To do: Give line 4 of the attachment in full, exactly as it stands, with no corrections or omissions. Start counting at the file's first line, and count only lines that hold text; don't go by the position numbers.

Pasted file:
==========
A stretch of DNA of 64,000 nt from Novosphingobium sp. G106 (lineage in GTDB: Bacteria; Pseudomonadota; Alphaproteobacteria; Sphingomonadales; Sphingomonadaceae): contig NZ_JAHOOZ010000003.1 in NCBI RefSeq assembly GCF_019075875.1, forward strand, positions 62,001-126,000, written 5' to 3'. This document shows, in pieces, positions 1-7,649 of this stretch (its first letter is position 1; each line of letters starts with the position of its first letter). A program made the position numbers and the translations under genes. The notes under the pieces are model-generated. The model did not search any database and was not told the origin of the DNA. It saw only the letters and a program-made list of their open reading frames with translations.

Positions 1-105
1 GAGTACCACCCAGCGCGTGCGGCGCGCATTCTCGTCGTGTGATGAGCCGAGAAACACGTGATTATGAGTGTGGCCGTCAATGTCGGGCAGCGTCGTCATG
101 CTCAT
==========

101 CTCAT